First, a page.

It has been one year since I attended my first writer's conference and got the fire in my belly to start writing for real.
It has been one year since I started my manuscript in earnest.
This year, I finished my first novel.
This year, I finished editing my first novel.
This year, I started this blog.
This year, I joined three writer's groups and I actively learned about my craft.
When I made this decision to really get into my writing, I hoped I'd be finished with a novel. I hoped I'd be able to pitch at this year's conference. But I didn't necessarily think those things would come to pass. Yet here I am, with a finished novel. I didn't sign up for a pitch appointment since I wasn't positive I'd be at a point where that would be worthwhile, though I did end up being finished. That's okay, though. I'm proud of how far I've come in one year. Plus, I can put myself on a wait list tomorrow in case someone cancels a pitch appointment. Apparently, there's a good chance that will happen, so we will see. Either way, I'm okay with it. Why? Because I feel I've had plenty of accomplishments to tide me over for next year.
When this conference is finished, I will sit down to figure out what my goals for the next year are. I'm thinking I will make a goal for words written, as well as for submissions made and queries sent.
Speaking of which, I entered a one-line pitch contest a few weeks ago. I came home from the conference today feeling good and checked the winners. I didn't even make it into the top 20. I was a bit down, but I spent some time with the kiddos, who were in a super good mood, and I sat down to print up my handouts for the classes this weekend. That was enough to lift my mood up a bit. After all, it was my first pitch of any kind for this book. I'm going to get plenty of other "no's," though I would hope the first person I pitched it to would love it as much as I do. That's not realistic, and I well know it. (It doesn't stop an optimist from hoping, though!).
Here's the thing, the agent the qualifying entries were presented to is at this conference. Funny, huh?
When it comes down to it, though, I tried. I entered the contest. I made my pitch. I did it. I can do it again. This week, I also sat down and wrote my first piece of flash fiction and submitted it to an anthology (I will be posting about that anthology so others can submit some time next week when the challenge is finished--I believe it closes some time in June, so there's time. If I don't post it next week, feel free to remind me and give me a virtual boot to the booty).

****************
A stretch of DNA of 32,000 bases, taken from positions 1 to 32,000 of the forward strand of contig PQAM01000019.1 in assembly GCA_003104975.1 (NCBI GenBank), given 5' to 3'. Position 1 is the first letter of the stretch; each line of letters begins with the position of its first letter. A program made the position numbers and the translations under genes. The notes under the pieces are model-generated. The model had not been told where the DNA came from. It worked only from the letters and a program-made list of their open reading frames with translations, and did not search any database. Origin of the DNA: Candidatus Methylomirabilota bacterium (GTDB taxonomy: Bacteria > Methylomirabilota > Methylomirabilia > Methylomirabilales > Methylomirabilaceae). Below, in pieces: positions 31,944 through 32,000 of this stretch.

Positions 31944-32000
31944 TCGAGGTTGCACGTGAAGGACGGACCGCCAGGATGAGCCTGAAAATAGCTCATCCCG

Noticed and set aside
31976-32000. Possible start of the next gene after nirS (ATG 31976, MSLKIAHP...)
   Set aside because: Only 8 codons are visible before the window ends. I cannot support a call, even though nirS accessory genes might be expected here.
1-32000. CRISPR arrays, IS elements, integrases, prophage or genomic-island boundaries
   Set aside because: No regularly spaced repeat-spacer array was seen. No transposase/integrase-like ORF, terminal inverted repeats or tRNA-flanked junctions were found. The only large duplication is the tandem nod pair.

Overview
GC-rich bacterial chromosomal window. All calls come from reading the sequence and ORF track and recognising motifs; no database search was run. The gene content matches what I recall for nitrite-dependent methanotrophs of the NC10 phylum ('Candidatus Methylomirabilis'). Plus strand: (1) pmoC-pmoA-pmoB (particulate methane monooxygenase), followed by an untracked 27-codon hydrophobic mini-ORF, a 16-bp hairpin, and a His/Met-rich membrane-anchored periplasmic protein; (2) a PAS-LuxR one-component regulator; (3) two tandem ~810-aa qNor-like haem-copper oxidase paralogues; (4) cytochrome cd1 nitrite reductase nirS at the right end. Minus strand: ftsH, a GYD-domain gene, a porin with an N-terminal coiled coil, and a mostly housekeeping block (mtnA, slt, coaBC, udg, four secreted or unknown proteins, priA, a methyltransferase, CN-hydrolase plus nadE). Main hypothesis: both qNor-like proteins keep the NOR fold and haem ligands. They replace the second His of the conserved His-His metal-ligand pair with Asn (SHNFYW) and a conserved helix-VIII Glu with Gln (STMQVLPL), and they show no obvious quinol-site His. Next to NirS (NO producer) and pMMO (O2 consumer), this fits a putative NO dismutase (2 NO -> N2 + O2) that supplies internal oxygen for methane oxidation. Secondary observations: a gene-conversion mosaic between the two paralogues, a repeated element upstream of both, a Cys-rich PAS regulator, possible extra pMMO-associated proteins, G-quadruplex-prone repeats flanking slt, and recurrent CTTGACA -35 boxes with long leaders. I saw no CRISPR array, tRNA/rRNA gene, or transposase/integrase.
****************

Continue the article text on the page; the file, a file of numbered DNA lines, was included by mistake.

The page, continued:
What have you accomplished this year? If you came up with an idea, wrote short fiction, a poem, an article, a flash fiction piece, made an outline, wrote any number of words this year, submitted anything, entered a contest, made the effort to work toward your future success or did anything to learn about your craft (like reading blogs and putting yourself in touch with other artists). If you did any of these things or anything else I've forgotten, take a moment to celebrate with me. Take a moment to be proud of what you have accomplished, rather than beating yourself up. Taking any step, even a tiny one, is progress.
This isn't just for writers, either. Consider anything you've accomplished in your life in the past year and celebrate it. Take this one day and find a reason to be content, and try to push your worries to the side for one day. You deserve it.
I can't wait to see where I am and what I've accomplished by this time next year, even if it is just a folder of rejections. Because each of those rejections is an effort I made toward achieving my dream.
Dream with me!
P.S. I do intend to pass along helpful information I've gleaned from the conference, but not until next week. Stay tuned!